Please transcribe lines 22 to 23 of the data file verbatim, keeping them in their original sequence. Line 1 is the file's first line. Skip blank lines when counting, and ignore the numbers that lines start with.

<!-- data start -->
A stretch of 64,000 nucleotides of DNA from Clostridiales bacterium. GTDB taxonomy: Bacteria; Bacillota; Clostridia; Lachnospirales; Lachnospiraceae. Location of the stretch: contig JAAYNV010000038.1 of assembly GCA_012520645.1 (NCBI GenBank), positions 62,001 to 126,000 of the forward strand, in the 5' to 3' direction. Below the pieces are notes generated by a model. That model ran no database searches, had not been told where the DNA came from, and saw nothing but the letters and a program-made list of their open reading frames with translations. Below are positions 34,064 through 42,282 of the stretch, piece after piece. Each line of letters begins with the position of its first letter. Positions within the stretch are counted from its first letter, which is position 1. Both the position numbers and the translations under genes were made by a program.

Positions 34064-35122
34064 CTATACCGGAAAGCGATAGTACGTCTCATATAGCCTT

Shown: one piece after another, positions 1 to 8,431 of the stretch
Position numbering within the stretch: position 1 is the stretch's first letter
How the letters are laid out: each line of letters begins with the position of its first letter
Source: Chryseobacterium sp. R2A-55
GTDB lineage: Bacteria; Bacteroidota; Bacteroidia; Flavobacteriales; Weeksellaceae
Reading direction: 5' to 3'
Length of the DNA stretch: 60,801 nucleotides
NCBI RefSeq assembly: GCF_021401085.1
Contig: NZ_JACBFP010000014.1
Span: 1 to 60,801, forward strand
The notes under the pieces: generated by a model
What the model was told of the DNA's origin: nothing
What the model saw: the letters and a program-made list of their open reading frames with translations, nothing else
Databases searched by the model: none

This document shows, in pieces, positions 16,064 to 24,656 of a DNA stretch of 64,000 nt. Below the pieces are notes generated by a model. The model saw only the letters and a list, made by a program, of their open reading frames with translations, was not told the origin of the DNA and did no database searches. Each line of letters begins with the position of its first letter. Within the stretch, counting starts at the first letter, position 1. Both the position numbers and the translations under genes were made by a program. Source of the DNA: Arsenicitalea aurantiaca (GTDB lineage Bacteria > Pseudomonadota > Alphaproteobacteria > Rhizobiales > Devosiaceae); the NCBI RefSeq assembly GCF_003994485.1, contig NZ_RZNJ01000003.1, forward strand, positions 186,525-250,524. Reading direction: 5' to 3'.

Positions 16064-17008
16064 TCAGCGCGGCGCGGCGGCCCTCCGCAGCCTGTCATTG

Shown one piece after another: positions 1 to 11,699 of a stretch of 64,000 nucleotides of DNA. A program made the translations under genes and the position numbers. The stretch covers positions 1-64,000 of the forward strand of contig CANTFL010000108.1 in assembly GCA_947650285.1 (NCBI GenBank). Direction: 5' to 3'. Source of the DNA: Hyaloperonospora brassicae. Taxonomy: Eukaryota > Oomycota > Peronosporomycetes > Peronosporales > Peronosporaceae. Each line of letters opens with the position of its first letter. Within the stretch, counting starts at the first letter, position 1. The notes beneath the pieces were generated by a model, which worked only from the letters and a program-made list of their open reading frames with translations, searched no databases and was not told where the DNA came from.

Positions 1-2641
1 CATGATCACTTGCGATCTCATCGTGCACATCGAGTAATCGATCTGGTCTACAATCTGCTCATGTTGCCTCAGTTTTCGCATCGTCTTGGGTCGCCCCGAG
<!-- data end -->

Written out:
Positions 1-2641
1 CATGATCACTTGCGATCTCATCGTGCACATCGAGTAATCGATCTGGTCTACAATCTGCTCATGTTGCCTCAGTTTTCGCATCGTCTTGGGTCGCCCCGAG